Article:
Brazil, the country that fired the gun on the so-called “currency wars”, is girding itself for further battle. Brazilian officials from the president down have slammed the Federal Reserve’s decision to depress US interest rates by buying billions of dollars of government bonds, warning that it could lead to retaliatory measures.International currency war? Competitive devaluations leading to World War II? Let's just say the boys and girls from Brazil have a major military-industrial complex going on. Yo Guido Mantega, fire your guns!
“It’s no use throwing dollars out of a helicopter,” Guido Mantega, the finance minister, said on Thursday. “The only result is to devalue the dollar to achieve greater competitiveness on international markets.” At a joint press conference with president-elect Dilma Rousseff, outgoing president Luiz Inácio Lula da Silva said on Wednesday he would travel to the G20 summit in Seoul with Ms Rousseff, ready to take “all the necessary measures to not allow our currency to become overvalued” and to “fight for Brazil’s interests”. “They’ll have to face two of us this time!” he said.
Ms Rousseff added: “The last time there was a series of competitive devaluations[,] it ended in world war two.” Brazil has been an early casualty in the currency wars, as the real has risen by 39 per cent against the dollar since the start of 2009, prompting fears it will hollow out Brazil’s industrial base by making manufactured exports uncompetitive. Data released on Thursday showed September industrial output was 2 per cent lower than in March. “Brazilian industry is well and truly stuck in a rut, due in part to the recent strength of the real,” Capital Economics, a London-based research firm, said in a note to clients on Thursday.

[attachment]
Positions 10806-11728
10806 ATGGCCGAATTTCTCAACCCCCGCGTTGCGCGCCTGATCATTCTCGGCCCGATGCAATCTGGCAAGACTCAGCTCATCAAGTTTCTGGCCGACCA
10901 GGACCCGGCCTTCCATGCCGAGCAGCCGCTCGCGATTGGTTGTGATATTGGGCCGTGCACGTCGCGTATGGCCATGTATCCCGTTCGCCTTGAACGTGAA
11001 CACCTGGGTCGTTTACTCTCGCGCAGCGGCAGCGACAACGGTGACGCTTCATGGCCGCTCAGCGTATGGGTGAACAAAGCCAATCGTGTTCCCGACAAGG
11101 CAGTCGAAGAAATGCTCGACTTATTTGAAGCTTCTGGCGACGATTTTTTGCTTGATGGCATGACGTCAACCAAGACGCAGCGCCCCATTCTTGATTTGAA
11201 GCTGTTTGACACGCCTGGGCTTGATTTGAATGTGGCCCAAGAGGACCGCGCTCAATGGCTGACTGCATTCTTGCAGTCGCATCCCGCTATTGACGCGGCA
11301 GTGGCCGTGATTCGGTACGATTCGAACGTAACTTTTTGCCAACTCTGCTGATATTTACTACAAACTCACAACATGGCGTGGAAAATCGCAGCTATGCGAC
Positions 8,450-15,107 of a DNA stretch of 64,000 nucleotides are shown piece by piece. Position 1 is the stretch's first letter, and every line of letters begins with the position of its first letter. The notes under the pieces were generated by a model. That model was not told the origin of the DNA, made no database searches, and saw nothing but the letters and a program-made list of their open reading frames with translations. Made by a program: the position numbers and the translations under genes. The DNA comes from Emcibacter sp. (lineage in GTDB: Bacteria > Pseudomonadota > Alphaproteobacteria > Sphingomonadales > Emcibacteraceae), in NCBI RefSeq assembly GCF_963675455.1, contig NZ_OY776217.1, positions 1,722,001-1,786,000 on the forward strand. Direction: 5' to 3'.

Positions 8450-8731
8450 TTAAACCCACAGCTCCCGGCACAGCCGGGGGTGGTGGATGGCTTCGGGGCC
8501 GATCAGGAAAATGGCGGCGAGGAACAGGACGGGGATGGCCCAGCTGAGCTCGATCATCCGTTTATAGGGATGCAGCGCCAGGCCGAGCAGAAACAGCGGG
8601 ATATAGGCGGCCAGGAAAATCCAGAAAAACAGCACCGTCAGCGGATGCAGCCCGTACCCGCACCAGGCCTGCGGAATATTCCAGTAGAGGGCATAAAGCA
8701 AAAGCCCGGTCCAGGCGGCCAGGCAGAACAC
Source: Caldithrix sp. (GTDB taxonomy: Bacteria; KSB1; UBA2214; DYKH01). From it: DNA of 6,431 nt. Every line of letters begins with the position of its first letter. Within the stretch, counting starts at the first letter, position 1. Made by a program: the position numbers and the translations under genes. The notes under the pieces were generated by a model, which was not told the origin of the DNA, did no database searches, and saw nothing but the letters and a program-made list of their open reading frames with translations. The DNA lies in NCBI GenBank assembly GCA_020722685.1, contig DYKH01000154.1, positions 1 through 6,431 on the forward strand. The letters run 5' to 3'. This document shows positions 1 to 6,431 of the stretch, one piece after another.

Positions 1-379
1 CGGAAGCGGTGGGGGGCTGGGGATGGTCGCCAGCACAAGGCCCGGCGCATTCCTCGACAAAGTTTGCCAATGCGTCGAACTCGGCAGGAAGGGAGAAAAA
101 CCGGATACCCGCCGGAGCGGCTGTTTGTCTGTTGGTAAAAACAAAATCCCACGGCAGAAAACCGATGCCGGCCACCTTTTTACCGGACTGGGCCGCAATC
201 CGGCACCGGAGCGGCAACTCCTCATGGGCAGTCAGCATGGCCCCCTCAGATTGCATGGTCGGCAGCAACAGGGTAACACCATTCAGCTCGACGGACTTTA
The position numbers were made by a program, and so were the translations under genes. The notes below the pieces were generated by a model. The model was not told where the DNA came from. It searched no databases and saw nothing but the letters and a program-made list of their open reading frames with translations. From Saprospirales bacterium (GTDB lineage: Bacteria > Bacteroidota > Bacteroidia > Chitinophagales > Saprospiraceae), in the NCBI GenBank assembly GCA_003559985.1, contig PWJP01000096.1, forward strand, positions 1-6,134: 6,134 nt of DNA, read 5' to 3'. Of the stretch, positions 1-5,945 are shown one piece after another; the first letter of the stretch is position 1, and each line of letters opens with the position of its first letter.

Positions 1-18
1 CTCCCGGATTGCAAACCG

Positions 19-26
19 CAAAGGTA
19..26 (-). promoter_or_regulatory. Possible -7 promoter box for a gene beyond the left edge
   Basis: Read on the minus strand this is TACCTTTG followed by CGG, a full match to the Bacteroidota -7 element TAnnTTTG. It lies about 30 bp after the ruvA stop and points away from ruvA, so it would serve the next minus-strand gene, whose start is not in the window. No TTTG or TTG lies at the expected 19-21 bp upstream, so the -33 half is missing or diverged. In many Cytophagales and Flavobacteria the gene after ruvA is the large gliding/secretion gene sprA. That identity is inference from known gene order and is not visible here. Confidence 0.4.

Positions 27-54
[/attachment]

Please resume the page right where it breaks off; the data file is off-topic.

“[The Fed’s decision] is cause for concern. These are policies that impoverish those around them and end up prompting retaliatory measures,” Brazil’s foreign trade secretary, Welber Barral, said separately.
With local benchmark interest rates at 10.75 per cent – the G20’s highest after stripping out 5 per cent inflation – international capital has flooded into Brazil. To curb that, the country has imposed a 6 per cent tax on bond inflows, but with limited effect so far. Emerging market fund managers say the tax, paid on point of entry, has had some impact on short-term bond investors – but not on long bonds held to maturity which, after netting off the tax, still provide a yield of about 11 per cent. “That’s higher than you can get anywhere else, especially for an investment- grade credit,” said Kieran Curtis, emerging markets fund manager at Aviva investors, which has £1.3bn under management.
Economists agree that one reason why Brazilian interest rates are so high is loose fiscal policy. Federal government spending has grown by 18 per cent this year. Ms Rousseff has pledged to trim government spending, although there are doubts that she will be able to push through cuts.
international currency war," Brazilian Finance Minister Guido Mantega and his erstwhile superiors are now complaining about the (largely anticipated) $600 billion greenback aerial bombardment the Fed will soon mount with extreme prejudice. With the Brazilian real up nearly 40 percent since early 2009, the country's industries are running into serious headwinds in export markets and are understandably keen on the government doing something about it. While Brazil has slapped taxes on foreigners buying local bonds, it hasn't done a heck of a lot to curb inflows. So, President Lula and President-Elect Rousseff are jetting of to the G20 to protest pretty soon. Oh my, what hath the Americans done?